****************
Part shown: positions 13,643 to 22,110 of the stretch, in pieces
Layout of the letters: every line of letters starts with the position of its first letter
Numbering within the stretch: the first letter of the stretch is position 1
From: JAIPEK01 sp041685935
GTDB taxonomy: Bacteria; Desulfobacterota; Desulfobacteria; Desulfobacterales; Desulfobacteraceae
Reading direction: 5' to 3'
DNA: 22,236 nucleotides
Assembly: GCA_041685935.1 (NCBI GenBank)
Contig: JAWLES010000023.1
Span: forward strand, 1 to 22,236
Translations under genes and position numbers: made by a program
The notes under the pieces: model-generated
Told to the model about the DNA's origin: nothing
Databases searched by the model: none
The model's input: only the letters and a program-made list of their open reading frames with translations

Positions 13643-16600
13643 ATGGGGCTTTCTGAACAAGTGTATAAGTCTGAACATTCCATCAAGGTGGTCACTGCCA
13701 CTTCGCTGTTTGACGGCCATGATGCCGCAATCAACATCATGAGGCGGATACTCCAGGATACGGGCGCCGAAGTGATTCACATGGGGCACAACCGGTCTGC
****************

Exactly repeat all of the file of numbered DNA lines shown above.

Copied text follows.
Part shown: positions 13,643 to 22,110 of the stretch, in pieces
Layout of the letters: every line of letters starts with the position of its first letter
Numbering within the stretch: the first letter of the stretch is position 1
From: JAIPEK01 sp041685935
GTDB taxonomy: Bacteria; Desulfobacterota; Desulfobacteria; Desulfobacterales; Desulfobacteraceae
Reading direction: 5' to 3'
DNA: 22,236 nucleotides
Assembly: GCA_041685935.1 (NCBI GenBank)
Contig: JAWLES010000023.1
Span: forward strand, 1 to 22,236
Translations under genes and position numbers: made by a program
The notes under the pieces: model-generated
Told to the model about the DNA's origin: nothing
Databases searched by the model: none
The model's input: only the letters and a program-made list of their open reading frames with translations

Positions 13643-16600
13643 ATGGGGCTTTCTGAACAAGTGTATAAGTCTGAACATTCCATCAAGGTGGTCACTGCCA
13701 CTTCGCTGTTTGACGGCCATGATGCCGCAATCAACATCATGAGGCGGATACTCCAGGATACGGGCGCCGAAGTGATTCACATGGGGCACAACCGGTCTGC